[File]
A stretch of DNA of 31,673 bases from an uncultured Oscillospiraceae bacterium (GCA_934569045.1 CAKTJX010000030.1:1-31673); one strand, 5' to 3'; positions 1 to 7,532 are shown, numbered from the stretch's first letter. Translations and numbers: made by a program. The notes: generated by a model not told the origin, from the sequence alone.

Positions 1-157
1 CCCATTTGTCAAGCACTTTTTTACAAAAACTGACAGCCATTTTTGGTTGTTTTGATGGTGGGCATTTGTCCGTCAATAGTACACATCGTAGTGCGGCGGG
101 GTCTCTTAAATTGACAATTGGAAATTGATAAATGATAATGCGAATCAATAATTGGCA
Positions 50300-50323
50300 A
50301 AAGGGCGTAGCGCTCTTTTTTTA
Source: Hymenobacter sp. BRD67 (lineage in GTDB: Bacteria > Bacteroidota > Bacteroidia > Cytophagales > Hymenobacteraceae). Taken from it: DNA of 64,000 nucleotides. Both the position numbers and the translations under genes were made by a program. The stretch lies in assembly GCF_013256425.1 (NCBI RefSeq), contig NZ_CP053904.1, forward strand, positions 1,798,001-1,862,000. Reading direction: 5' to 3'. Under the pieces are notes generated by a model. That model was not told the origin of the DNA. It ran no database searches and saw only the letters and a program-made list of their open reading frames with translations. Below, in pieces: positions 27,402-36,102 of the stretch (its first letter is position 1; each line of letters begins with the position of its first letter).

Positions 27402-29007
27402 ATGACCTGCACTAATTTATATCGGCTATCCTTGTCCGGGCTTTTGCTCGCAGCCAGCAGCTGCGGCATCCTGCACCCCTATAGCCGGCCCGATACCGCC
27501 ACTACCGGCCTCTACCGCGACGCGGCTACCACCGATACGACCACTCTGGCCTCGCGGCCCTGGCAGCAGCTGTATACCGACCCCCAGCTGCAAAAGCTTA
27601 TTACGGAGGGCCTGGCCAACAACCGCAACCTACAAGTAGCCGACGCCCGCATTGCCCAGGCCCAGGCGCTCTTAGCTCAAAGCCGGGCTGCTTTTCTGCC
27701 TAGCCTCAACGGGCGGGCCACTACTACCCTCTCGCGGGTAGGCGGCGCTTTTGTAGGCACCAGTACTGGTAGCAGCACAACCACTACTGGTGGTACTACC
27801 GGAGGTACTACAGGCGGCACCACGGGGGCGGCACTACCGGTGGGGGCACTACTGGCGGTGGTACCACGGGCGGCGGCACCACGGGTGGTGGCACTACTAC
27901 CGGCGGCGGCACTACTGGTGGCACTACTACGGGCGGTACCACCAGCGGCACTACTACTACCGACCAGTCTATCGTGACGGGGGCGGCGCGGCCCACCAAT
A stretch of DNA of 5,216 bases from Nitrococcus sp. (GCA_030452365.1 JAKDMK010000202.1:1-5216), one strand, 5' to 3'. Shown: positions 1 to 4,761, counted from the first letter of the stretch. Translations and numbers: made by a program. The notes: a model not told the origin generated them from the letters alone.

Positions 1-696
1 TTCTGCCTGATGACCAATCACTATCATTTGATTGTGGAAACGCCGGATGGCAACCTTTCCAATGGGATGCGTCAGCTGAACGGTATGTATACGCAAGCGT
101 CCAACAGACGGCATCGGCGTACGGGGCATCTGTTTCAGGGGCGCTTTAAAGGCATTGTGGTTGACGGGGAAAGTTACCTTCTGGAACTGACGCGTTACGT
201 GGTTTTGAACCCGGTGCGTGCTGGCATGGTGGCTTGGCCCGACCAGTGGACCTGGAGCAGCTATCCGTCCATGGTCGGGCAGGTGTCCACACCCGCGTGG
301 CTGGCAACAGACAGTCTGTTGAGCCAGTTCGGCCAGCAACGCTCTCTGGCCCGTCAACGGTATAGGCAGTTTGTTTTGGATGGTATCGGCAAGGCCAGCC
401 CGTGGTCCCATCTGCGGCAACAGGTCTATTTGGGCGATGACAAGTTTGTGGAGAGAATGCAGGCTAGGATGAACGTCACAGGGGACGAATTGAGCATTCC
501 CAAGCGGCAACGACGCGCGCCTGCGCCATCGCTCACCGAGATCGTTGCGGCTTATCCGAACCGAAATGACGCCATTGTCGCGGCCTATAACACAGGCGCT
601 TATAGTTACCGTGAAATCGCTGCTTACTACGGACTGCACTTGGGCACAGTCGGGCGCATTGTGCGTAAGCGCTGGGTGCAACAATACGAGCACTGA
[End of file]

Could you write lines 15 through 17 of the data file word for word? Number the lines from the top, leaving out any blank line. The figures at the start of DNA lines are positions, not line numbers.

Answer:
27901 CGGCGGCGGCACTACTGGTGGCACTACTACGGGCGGTACCACCAGCGGCACTACTACTACCGACCAGTCTATCGTGACGGGGGCGGCGCGGCCCACCAAT
A stretch of DNA of 5,216 bases from Nitrococcus sp. (GCA_030452365.1 JAKDMK010000202.1:1-5216), one strand, 5' to 3'. Shown: positions 1 to 4,761, counted from the first letter of the stretch. Translations and numbers: made by a program. The notes: a model not told the origin generated them from the letters alone.

Positions 1-696